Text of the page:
What It Means To Work in Other Aspects of Publishing that Isn’t Editorial
by Vanessa Di Gregorio
Note: an updated version of this post is now up on our new blog, Pub(lishing) Crawl! Click here.
Disclaimer: I may or may not be tooting my own horn here (just a little). I’m also not going to talk about writing – I’m going to be talking about my career and the publishing biz for those of you who are interested.
Ah, publishing. The glamorous life of schmoozing with authors, publishing great books, spending extensive amounts of time reading, and a whole lot of talking (or so people like to think). When people think of the publishing industry, people think of writers and editors. When writers think of the publishing industry, they think of agents and editors and bookstores and that damn slush pile. But people don’t really think about all the other aspects of publishing – all the marketing and the publicity and the sales people that lead to the things an author truly wants; for their books to be on the shelves in stores and do well.
When I first started out in this industry, my dream job was first editorial – but I didn’t even know what type. Then I realized that I loved substantive editing – looking at the big picture of a manuscript such as plot, characters, etc. And then I interned at a literary agency and thought, “this is what I’d love to do”. But ultimately, I wasn’t comfortable with the thought that I would probably not make any money for a year as a literary agent (props to all of you lit agents out there!) – especially since the hubster self employed. I wanted one of us to have a stable salary. And so I looked for other things I wanted to do; other areas of publishing where I could fit in.
During high school and part of university, I had worked at a book wholesaler, selling to schools and libraries. I took English Literature in University, went to school for Publishing, and figured my experience would get me places fast. But it wasn’t easy – publishing is VERY competitive (especially here in Canada). The only way to get an editorial gig in-house is to go freelance for years and then hope some editor somewhere kicks the bucket (sad, but true). And I wasn’t willing to be that patient (especially since the majority of publishing peeps are healthy, unlike me). So I looked into publicity. And marketing. And sales.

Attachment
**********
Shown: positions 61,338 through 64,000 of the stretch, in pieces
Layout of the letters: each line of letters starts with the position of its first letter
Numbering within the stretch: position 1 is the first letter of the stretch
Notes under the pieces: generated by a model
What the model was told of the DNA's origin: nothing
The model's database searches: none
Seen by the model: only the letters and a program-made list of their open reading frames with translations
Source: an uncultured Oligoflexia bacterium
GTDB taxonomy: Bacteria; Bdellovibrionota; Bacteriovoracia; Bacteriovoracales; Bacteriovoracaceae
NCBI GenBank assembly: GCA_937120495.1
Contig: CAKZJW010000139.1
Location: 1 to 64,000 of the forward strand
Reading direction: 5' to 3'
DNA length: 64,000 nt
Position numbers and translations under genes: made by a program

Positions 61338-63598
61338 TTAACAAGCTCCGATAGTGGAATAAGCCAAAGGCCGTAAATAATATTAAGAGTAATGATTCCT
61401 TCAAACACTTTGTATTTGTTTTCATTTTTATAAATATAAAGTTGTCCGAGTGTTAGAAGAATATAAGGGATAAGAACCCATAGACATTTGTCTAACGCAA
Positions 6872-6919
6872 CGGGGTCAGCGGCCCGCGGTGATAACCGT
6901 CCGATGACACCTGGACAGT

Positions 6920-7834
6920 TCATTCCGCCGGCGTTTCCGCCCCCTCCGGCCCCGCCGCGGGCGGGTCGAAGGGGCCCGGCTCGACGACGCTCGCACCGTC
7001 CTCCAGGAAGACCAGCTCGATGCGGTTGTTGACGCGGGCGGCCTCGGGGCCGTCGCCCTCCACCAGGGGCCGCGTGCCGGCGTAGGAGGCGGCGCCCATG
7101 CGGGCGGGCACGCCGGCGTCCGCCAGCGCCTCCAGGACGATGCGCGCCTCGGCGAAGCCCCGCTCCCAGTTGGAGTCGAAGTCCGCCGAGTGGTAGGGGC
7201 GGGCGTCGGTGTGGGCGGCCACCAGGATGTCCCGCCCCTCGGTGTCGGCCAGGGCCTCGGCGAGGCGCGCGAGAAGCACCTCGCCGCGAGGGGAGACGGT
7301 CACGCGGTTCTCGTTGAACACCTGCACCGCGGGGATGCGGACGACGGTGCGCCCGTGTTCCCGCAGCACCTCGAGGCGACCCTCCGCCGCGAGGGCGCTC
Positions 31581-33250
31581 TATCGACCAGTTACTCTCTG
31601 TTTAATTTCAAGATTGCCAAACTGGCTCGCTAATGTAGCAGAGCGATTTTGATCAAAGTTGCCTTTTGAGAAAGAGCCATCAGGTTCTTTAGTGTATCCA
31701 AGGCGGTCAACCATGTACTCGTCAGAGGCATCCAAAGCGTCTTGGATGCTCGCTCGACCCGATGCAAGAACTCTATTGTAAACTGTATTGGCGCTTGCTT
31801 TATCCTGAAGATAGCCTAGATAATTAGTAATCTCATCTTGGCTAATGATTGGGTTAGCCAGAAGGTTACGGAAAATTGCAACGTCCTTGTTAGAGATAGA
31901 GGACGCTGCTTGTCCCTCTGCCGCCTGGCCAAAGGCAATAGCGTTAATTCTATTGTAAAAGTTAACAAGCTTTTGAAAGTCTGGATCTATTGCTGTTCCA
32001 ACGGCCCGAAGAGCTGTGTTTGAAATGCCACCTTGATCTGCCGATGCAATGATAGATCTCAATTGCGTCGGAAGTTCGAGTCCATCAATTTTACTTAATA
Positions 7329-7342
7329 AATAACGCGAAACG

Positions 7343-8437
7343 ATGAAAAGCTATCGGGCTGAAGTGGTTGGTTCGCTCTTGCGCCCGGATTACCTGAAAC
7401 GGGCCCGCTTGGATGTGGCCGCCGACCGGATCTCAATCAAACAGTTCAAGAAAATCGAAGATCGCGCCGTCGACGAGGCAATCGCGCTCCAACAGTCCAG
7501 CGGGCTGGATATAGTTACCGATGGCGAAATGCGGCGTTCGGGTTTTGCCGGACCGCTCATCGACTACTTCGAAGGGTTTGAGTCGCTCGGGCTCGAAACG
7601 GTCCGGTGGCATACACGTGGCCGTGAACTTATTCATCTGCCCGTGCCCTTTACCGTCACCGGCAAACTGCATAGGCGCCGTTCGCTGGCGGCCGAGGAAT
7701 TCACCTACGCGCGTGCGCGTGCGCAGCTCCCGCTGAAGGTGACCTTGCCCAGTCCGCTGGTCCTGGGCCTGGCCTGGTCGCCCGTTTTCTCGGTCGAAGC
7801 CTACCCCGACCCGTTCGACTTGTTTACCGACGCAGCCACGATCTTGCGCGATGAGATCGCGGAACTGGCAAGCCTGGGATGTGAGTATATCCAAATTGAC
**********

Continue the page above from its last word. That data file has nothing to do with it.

I was already familiar with sales from that wholesale job, and familiar with online marketing thanks to this blog; but when I began working at this sales agency I realized that I didn’t know a lot. Marketing, publicity, and sales are all major aspects of publishing, and all as important as editorial. I didn’t realize that publishers had sales reps who went to accounts (bookstores, wholesalers, gift stores, etc) and sold them their list. I don’t know what I thought – maybe that if a book was published, people just magically carried it. I didn’t realize you had to SELL to the sellers.
I’m lucky to be working for an agency repping some of the best publishers out there. Over 30 of them. And my job is to pick out what works for stores, which books deserve to be highlighted.
Selling is fantastic. Selling means talking to people about great books. It means getting excited about a new list every season, and making an impact on the people who, in turn, impact your average reader just by shelving a book in their store. It means grabbing a coffee, chatting, going through catalogues and samples, and learning what some book and gift stores have preferences for. It means going to book fairs and gift shows and finding new homes for books. I put the books out there – I can give the little guys a chance. And I think that’s pretty amazing. Will everyone listen to me, or have the same taste as me? Probably not. But I can try my damn hardest to get a book on the shelves if I really believe in it.
And you know what’s even more awesome? That I can actually do that now. Because I’ve been promoted to Sales Representative for Central Ontario and Inside Sales (told you I was going to toot my own horn, haha!). I’m going to be able to drive around with catalogues and samples in hand and I’m going to get to geek out over gorgeous covers, brilliant authors, and fantastic books with other people who love them as much as I do.
So those editors who sit in a chair for hours and hours, working on an author’s manuscript? I might not be that person, but I am one of those people convincing stores to stock and sell your books. And to all you published and soon-to-be published authors out there – on behalf of sales reps everywhere, I’d like to say, “You’re welcome”.
Vanessa is a newly promoted (!) Sales Representative for Central Ontario and Inside Sales at Kate Walker & Co., a book and gift sales agency located in Toronto. She also has a book publishing certificate under her belt. Currently, Vanessa is working on RIFT, a YA fantasy novel, and a Children’s non-fiction series. She also geeks out over stuff at Something Geeky.